Tag Archives: dropouts

Governor creates drop-out commission

Fresh on the heels of a new report from Education Week on high-school droputs (mentioned here yesterday), Gov. Mark Parkinson has created a commission to study the issue. Kansas Reporter has more.

Dropouts in Kansas

So how did Kansas do in the Diplomas Count 2010 report? Better than average, perhaps, but that’s only because demography is in its favor. Its graduation rate for the class of 2007 was 75.1, besting the national average of 68.8. That puts Kansas as the 17th-best state among the 50 states, though significantly behind Iowa (80.2 percent, rank: 5).

But a few cautions are in order. First, that still means 3 out of 4 students drop out. Perhaps some of them will go on to have lives filled with good work prospects and knowledge and skills required to navigate life. But I suspect most will not. And when you consider all the money and effort expended by the public school system, and to some extent, social services, it’s clear that there’s some failure even on the terms of the public schools.

What happens if we break out the rates by racial groups? Among white students, Kansas dips slightly, to 20 out of 49 states (there was insufficient data for Arkansas). Among blacks, the rate was only 56.6 percent, putting the state at 18 among the 43 states that reported sufficient information to calculate a graduation rate.

I suspect, echoing something I noted in a post on the NAEP, that Kansas’s above-average performance on graduation rates is at least in part a function of its above-white enrollment, given that, for whatever reason, white students as a group score higher academically.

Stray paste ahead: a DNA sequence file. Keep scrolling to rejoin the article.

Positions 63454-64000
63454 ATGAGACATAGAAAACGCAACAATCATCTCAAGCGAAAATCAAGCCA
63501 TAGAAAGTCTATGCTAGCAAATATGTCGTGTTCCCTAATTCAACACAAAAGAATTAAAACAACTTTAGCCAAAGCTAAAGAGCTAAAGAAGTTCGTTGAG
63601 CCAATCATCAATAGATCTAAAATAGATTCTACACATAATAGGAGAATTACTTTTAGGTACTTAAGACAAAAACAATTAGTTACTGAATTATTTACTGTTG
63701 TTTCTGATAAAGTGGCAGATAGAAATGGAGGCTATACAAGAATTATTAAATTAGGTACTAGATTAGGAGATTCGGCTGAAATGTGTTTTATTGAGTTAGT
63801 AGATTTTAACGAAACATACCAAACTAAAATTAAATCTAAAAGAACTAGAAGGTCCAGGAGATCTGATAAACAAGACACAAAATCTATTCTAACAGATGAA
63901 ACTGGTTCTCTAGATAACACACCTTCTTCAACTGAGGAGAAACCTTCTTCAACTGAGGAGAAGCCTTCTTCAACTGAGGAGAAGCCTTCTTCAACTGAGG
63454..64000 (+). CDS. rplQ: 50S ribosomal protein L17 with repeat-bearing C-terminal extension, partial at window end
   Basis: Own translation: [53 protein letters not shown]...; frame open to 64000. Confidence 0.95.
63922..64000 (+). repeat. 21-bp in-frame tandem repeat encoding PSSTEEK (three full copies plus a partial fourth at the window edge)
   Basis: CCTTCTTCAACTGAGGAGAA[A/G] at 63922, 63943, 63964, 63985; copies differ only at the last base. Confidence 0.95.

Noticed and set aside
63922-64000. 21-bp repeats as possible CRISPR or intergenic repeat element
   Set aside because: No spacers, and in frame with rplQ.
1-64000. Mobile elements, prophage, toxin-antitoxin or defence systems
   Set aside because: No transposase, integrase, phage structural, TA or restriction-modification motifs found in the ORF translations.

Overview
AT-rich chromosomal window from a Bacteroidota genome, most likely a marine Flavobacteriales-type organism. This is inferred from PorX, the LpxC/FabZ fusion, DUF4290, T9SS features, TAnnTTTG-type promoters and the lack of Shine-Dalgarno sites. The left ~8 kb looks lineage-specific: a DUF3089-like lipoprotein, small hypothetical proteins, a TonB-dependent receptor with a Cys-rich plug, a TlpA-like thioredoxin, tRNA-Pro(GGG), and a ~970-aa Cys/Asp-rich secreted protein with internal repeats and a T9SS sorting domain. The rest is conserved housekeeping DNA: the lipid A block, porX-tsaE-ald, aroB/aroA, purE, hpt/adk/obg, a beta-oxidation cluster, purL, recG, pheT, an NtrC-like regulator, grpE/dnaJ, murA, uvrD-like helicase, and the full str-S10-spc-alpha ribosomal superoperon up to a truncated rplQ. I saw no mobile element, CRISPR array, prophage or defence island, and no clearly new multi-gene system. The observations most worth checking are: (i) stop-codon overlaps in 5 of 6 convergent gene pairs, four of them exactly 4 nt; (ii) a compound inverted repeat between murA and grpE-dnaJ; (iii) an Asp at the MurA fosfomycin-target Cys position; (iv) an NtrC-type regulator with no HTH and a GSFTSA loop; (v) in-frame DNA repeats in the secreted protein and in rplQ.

Dropouts in America, 2010

For another day or so you can get free access to Education Week, which is normally gated beyond a subscription-only requirement. The reason for the freebie, presumably, is to entice people to review its  report, Diplomas Count 2010.

As the existence of remedial education classes at colleges across the country prove, having a diploma doesn’t guarantee competence at the college level. But not having one is, statistically speaking a setback.

So how are we doing?

The executive summary isn’t encouraging: The graduation rate for the class of 2007 (the latest year with comprehensive, national data) was under 70 percent, or 68.8. This means that 3 of ever 10 children who entered high school left without a diploma. Imagine if 3 in 10 airplanes never reached their destination!

There are significant racial gaps. Roughly three-quarters of white students graduate, while only half of Blacks, Hispanics, and Native Americans do. (That said, three-quarters is not terribly encouraging, either.)

The article data in action describes how various school districts use data systems to track student attendance and achievement. The goal is to get information that can be used to intervene in the lives of students at risk of dropping out. But here are two that caught my eye. In Cincinnati, the Bill & Melinda Gates Foundation helped support a “small schools” initiative. The school system also implemented a school-choice [within the district, I think] program.

Rather than being assigned to the nearest high school, Cincinnati students choose from a list of schools based on their career interests.

The process, managed electronically, places about 90 percent of students in one of their top two choices.

Perhaps as a result of these two reforms, the graduation rate has risen from 51 percent in 2000 to 91 percent in 2009. Mary Ronan, the superintendent, said ““If you were assigned to the high school down the street and it didn’t offer things you were interested in, there was no hope to keep you in school.”